Someone’s knocking at the door. Is it an undocumented immigrant? a drug addict? a chain-smoking prostitute?
Enslaved workers in the U.S. sang, “SOMEBODY’S KNOCKING AT YOUR DOOR.” They sang, “Knocks like Jesus! …. Can’t you hear him?”
WHEN DID WE SEE THEE?
It is easy to romanticize the outcasts of Jesus’ day: the despised Samaritans, the wanton woman at the well, the ubiquitous lepers.
Our outcasts are hard to glamorize. We trip over them in the streets, dodge their curses, pay for them with our taxes. We build walls to keep them out, fill detention centers and prisons to keep them away.
But then we hear Jesus say, you did this to me. What? With the baffled biblical crowd described in Matthew 25, we plead, “Lord, when did we see thee hungry or thirsty or a stranger or naked or sick or in prison, and did not minister to thee?” The answer Jesus gave has not gotten any easier to hear.
Canadian sculptor Timothy Schmalz has learned that many of us are uncomfortable when confronted with images of the stranger-Jesus. His bronze sculpture, “Homeless Jesus,” depicts a frail figure wrapped in a blanket and curled up on a park bench, crucifixion wounds visible on his bare feet.
Far from the virile, broad-shouldered Jesus often depicted preaching on a hillside or striding confidently over the water, this vulnerable figure was inspired by what Jesus said in Matthew 25: “For I was hungry and you gave me something to eat, I was thirsty and you gave me something to drink, I was a stranger and you invited me in, I needed clothes and you clothed me, I was sick and you looked after me… “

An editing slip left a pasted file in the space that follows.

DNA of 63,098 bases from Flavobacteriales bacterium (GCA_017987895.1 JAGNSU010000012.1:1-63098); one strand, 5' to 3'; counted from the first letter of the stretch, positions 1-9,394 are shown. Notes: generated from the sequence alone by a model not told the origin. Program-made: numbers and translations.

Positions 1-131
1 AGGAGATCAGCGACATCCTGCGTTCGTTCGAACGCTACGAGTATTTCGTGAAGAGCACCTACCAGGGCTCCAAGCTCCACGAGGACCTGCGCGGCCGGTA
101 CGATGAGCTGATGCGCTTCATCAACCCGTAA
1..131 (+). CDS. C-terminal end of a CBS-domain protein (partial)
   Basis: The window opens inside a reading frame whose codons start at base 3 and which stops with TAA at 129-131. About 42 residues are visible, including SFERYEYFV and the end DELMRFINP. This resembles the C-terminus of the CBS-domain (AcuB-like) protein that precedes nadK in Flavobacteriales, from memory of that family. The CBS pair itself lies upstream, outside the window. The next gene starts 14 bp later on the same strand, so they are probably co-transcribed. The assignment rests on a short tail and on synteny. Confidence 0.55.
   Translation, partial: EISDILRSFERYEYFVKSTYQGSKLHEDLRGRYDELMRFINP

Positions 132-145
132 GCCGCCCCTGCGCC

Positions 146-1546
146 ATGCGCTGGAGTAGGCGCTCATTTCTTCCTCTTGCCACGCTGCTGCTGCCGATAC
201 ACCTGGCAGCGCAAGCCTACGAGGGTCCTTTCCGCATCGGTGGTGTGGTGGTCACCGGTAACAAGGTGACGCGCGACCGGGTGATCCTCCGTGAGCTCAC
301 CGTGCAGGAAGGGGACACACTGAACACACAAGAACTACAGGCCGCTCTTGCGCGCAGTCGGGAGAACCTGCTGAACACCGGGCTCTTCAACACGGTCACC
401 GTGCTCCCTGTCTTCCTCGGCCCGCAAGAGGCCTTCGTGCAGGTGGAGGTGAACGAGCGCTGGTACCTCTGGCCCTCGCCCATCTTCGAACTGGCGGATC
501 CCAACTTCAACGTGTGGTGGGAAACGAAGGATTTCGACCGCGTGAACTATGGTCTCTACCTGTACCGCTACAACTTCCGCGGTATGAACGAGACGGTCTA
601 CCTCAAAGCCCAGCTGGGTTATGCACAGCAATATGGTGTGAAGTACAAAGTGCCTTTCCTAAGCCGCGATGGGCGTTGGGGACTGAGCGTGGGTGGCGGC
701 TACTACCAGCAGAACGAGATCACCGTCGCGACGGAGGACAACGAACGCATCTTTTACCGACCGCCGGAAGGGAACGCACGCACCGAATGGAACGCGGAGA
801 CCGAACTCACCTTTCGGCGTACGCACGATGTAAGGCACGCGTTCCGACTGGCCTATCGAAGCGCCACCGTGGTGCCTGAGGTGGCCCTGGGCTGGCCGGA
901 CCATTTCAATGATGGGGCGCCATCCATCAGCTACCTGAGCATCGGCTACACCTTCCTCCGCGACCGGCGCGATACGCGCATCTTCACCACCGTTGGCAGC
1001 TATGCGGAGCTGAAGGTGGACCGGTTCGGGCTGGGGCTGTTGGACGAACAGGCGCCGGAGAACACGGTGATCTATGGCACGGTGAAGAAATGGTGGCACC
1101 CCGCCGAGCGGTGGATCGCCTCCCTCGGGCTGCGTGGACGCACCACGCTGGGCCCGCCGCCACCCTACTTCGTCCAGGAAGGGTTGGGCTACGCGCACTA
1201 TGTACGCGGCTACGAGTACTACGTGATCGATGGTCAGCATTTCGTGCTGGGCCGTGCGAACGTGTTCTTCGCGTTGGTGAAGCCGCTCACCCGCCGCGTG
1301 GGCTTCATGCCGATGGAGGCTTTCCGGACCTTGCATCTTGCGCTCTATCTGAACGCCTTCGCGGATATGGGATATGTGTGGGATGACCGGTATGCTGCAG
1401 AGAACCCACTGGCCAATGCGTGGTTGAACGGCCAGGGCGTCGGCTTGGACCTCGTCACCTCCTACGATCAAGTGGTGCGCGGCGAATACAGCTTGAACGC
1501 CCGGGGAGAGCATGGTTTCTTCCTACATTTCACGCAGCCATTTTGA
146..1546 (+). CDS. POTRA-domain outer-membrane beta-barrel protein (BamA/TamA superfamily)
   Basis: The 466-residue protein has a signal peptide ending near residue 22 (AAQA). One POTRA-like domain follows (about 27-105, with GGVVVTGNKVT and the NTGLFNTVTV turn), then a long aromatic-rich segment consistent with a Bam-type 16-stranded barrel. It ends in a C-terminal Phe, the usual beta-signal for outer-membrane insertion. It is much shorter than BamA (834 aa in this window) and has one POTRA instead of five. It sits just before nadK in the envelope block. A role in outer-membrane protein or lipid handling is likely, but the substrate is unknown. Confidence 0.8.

The “Homeless Jesus” sculpture has been turned down by decision-makers at a number of prominent cathedrals who deem the depiction offensive. Increasingly, however, churches from Detroit to Vatican City are welcoming the provocative sculpture, helping passersby open their hearts and minds to the marginalized who crouch in the shadows.
RECLAIMING CHRISTIAN HOSPITALITY
According to historian Diana Butler Bass, early Christians understood the Great Commandment of Jesus — to love God and to love one another — as a call to radical welcome. Early church father John Chrysostom (347-407) instructed Christians to put their hearts into welcoming the stranger, “as if one were receiving Christ himself.” Bass put it more bluntly for today’s faithful: “Hospitality is the practice that keeps the church from becoming a club, a members only society.”
How do we keep our hearts open to the marginalized Jesus who looks threatening or smells bad or needs too much or doesn’t speak our language? Do we have to?
There are those who can close the door of their hearts to the stranger-Jesus, but not those of us who bear his name. We have promised to recognize him in the face of the hungry, imprisoned, broken, sick, needy, the outcast, the refugee. We have promised to see his face in the stranger.
Who’s knocking at the door? Better check the hands and feet.
TO GO DEEPER:
Lyrics and Music on Hymnary.org website
Book: A People’s History of Christianity: The Other Side of the Story by Diana Butler Bass, HarperCollins, 2010, GoodReads website
“Sculptor’s ‘Jesus the Homeless’ Challenges Christians to Follow Gospel of Matthew” from The Christian Post, April 18, 2013
Ochoa Middle School Choir
Meanwhile At Bible College